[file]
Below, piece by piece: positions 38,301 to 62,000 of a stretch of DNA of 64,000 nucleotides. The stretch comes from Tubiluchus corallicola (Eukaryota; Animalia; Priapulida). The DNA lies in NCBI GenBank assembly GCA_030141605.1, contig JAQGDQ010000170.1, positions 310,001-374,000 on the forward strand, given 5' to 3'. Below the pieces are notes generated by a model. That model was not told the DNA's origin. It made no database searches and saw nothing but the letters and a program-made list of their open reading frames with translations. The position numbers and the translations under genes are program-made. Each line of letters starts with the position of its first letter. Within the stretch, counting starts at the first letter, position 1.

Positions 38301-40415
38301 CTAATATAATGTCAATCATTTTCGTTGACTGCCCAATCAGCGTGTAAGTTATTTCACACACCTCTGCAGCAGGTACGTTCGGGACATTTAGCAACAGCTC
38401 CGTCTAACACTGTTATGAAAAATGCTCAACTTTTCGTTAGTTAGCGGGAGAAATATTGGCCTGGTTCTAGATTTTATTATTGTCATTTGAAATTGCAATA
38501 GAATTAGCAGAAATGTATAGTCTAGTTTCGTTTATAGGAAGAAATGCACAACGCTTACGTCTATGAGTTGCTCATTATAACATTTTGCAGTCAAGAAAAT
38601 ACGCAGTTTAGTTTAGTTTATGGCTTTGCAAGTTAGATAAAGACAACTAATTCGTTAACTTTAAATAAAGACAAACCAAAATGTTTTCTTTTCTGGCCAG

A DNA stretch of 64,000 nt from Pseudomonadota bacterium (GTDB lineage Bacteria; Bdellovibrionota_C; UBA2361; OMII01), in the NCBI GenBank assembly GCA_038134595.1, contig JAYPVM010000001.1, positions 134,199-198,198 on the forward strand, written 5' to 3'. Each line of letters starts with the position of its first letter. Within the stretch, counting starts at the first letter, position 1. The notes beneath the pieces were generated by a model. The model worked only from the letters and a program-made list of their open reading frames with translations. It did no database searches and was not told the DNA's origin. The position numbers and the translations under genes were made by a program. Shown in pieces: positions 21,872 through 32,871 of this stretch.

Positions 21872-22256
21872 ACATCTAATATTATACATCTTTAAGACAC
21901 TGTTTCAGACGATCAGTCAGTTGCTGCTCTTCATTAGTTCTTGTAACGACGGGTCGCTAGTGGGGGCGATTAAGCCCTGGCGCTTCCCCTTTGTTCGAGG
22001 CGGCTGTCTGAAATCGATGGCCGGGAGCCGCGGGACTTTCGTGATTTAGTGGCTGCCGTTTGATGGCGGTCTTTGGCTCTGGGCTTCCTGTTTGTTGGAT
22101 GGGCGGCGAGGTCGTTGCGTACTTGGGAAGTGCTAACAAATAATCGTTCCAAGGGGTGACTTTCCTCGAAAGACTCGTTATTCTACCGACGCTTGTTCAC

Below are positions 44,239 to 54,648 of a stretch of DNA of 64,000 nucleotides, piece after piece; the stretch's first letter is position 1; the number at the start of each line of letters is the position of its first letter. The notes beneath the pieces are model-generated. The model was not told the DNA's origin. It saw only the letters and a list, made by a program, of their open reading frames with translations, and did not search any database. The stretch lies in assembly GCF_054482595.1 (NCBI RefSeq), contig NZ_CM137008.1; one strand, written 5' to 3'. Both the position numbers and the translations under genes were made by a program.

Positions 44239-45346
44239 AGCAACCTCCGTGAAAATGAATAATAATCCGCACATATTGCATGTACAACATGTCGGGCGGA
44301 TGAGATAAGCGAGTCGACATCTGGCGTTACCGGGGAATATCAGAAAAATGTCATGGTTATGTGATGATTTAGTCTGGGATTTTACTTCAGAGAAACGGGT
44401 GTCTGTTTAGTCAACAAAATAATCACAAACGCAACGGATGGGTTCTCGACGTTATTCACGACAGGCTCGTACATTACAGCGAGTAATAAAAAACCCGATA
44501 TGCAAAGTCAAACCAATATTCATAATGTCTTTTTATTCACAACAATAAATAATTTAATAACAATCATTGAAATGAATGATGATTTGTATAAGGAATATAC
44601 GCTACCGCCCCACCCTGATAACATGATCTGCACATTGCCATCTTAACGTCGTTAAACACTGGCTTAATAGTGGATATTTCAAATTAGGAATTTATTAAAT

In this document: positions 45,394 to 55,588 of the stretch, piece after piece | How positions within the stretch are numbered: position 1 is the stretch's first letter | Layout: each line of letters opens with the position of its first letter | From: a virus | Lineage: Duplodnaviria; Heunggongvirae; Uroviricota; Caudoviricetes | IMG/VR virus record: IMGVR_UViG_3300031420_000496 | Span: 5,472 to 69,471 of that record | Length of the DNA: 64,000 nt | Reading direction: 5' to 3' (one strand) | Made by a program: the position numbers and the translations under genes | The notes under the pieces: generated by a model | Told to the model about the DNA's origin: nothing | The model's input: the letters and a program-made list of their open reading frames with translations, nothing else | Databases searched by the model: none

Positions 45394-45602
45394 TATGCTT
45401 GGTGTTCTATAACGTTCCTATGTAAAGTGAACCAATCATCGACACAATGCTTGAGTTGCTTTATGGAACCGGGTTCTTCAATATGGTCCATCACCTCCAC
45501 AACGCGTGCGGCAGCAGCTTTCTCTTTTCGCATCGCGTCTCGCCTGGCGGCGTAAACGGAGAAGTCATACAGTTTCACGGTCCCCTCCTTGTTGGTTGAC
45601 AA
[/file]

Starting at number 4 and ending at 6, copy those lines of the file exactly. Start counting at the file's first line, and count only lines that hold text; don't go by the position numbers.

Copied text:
38401 CGTCTAACACTGTTATGAAAAATGCTCAACTTTTCGTTAGTTAGCGGGAGAAATATTGGCCTGGTTCTAGATTTTATTATTGTCATTTGAAATTGCAATA
38501 GAATTAGCAGAAATGTATAGTCTAGTTTCGTTTATAGGAAGAAATGCACAACGCTTACGTCTATGAGTTGCTCATTATAACATTTTGCAGTCAAGAAAAT
38601 ACGCAGTTTAGTTTAGTTTATGGCTTTGCAAGTTAGATAAAGACAACTAATTCGTTAACTTTAAATAAAGACAAACCAAAATGTTTTCTTTTCTGGCCAG